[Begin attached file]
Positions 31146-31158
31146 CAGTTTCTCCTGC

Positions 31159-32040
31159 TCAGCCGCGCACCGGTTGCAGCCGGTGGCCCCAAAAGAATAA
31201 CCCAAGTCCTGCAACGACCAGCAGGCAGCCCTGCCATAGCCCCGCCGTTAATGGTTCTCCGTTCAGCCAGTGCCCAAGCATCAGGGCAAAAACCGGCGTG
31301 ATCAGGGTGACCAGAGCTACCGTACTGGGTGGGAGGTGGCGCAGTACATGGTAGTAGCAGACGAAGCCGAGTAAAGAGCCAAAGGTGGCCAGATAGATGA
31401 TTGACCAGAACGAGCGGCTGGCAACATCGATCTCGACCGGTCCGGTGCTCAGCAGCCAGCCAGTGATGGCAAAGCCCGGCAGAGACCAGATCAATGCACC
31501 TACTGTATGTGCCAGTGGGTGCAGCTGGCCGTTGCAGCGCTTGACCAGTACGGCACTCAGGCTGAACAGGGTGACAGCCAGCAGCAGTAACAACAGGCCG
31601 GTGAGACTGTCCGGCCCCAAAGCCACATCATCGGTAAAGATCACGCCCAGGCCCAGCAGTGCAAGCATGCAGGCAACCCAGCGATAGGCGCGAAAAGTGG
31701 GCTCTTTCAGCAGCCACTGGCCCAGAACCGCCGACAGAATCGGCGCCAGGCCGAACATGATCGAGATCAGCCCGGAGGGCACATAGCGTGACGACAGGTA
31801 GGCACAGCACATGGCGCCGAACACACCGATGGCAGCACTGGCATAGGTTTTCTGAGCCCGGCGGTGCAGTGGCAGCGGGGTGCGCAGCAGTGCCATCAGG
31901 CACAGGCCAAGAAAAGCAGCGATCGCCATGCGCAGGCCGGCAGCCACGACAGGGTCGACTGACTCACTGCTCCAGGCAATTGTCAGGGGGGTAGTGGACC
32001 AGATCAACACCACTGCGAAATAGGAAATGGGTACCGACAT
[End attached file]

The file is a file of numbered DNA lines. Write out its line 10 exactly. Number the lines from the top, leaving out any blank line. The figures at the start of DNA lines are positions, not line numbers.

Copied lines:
31701 GCTCTTTCAGCAGCCACTGGCCCAGAACCGCCGACAGAATCGGCGCCAGGCCGAACATGATCGAGATCAGCCCGGAGGGCACATAGCGTGACGACAGGTA